The Law Society of Namibia has chosen to release a statement upon recommendation by its Child, Gender, Family Law and Human Rights Committee.
The Law Society of Namibia is appalled by the continuing and ever-increasing wave of gender-based violence and attacks in Namibia. Our women, our children and our men have been victimised and traumatised and dehumanised in what will remain a stain on our history as a nation.
The Law Society of Namibia hereby condemns in the strongest sense all acts of violence against all people, whether based on gender, sexual orientation, religious, political affiliation or for any other reason. We encourage the victims of gender-based violence and sexual violence to be brave and come forward in order that the law may run its course. By doing so, people who perpetrate any such crimes can be brought before the courts of law and be tried so that they can be given a severe and fitting sentence.
We further condemn any statements made that victims who withdraw their cases of gender-based violence, as a result of fear or intimidation, should be arrested. Victims must be supported and protected, rather than suppressed with threats of being arrested.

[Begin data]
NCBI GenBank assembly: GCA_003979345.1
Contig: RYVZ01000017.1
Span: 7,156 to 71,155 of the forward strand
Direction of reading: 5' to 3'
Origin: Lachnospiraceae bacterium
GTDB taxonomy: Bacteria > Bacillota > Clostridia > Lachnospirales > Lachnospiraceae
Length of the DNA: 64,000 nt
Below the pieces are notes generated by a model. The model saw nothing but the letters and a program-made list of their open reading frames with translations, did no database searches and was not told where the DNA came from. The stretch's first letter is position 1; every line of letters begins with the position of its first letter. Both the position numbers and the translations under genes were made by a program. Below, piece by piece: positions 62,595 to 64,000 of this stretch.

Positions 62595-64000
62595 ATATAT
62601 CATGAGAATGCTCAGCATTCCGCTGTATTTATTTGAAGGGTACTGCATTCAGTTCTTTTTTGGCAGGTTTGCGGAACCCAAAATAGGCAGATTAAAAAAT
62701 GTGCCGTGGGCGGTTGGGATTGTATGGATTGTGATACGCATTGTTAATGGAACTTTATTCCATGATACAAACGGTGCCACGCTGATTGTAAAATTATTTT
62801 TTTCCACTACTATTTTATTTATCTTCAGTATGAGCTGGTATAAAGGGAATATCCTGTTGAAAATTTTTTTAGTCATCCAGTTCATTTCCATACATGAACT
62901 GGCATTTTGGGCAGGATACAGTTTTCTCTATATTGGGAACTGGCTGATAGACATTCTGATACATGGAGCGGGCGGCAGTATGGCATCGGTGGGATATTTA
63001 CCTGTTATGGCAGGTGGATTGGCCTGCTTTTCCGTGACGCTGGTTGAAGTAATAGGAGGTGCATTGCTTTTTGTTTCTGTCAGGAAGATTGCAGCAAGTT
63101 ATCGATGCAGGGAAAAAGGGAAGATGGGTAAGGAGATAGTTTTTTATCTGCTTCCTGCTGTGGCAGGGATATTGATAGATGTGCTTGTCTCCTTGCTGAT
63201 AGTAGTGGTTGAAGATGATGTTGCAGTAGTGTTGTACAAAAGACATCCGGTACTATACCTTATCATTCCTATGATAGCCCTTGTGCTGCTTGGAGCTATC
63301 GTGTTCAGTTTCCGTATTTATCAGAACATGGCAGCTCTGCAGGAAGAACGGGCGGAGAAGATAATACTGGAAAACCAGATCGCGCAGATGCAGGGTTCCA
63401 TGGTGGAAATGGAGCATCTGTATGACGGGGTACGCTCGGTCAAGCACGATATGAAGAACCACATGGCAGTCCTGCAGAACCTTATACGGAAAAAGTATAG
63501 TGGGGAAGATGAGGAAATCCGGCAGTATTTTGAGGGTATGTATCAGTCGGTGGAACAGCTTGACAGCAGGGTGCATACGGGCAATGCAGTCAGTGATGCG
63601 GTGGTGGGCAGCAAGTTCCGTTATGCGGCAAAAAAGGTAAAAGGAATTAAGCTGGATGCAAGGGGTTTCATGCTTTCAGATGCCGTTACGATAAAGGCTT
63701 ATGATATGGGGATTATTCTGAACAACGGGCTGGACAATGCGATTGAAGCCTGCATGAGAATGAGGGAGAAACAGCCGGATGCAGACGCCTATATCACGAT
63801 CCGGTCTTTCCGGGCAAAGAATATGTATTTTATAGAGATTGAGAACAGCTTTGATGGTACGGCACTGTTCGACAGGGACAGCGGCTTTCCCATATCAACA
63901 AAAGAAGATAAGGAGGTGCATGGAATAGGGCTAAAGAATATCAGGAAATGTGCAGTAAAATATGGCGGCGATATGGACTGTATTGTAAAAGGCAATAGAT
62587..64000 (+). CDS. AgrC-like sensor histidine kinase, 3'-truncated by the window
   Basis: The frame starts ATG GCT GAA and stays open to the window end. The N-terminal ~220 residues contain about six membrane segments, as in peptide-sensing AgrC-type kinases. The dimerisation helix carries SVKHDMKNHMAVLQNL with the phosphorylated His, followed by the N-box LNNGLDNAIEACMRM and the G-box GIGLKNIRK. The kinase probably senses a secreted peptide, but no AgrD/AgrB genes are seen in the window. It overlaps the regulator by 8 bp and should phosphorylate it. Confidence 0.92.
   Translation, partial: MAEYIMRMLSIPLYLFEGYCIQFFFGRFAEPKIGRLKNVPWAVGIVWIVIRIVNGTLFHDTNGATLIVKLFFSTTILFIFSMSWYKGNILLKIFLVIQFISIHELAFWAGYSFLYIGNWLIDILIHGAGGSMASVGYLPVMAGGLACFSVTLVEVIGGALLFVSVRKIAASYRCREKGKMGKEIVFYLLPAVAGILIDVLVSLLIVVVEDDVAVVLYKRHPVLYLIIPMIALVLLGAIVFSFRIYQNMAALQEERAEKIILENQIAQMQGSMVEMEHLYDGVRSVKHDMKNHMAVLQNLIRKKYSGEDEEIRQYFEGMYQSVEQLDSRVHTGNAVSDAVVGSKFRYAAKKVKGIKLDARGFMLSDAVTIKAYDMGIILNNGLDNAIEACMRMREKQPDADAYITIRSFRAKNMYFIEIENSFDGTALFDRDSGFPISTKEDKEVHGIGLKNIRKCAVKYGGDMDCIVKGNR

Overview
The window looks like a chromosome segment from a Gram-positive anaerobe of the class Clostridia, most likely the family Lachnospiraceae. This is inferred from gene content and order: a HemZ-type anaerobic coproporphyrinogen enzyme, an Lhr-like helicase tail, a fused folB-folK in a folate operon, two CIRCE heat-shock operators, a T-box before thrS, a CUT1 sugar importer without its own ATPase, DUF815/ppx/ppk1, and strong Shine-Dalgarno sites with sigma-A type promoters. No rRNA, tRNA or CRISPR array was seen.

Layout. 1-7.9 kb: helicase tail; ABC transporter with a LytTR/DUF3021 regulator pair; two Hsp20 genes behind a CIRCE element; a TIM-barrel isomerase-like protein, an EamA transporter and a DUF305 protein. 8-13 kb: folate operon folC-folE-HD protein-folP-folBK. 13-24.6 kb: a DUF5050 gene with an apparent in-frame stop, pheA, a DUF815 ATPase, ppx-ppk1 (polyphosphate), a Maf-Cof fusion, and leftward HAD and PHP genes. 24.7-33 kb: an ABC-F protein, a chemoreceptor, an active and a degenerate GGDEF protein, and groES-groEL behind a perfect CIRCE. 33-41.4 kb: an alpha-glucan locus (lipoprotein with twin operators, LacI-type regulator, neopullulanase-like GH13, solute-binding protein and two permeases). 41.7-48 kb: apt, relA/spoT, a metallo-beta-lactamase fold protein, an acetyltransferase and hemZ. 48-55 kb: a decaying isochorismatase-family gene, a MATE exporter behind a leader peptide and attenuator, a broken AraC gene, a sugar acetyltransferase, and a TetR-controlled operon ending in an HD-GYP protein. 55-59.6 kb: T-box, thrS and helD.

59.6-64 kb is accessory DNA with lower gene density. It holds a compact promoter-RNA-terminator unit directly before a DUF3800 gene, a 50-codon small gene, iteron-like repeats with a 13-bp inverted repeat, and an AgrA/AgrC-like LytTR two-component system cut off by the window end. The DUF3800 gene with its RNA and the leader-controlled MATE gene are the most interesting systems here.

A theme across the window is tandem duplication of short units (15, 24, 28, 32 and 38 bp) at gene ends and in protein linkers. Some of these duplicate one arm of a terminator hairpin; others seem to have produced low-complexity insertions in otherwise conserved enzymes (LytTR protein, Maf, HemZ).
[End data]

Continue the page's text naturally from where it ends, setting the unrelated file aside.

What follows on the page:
We further note that the increasing frustration felt by many of our citizens on account of the perceived inaction of government institutions and the failure of the criminal justice system has in many occasions erupted in calls for an introduction of the death penalty or chemical castration as alternative sentences for these heinous crimes. It is the Law Society of Namibia’s position that these punishments, even if imposed upon a person found guilty in a court of law, would amount to a breach of the Namibian Constitution and cannot be endorsed in a country that upholds fundamental human rights or International Law. Namibia, all its inhabitants and the Government institutions remain subject to the rule of law and our ultimate sovereign Constitution. This includes upholding the fundamental human rights that so many of us take for granted on a daily basis, such as the presumption of innocence or the right to life.
In an effort to address the frustrations felt by so many in this country, the Law Society of Namibia undertakes to approach the Ministry of Justice and the Ministry of Gender Equality, as well as other stakeholders, to combine efforts and join hands to look at finding alternative solutions, including the creation of a sexual offenders registry, the enforcement of stricter sentencing for those found guilty of committing gender-based violence, femicide or sexual violence, and other necessary measures, in order to combat this systemic and social problem threatening the fibre of our great Namibia.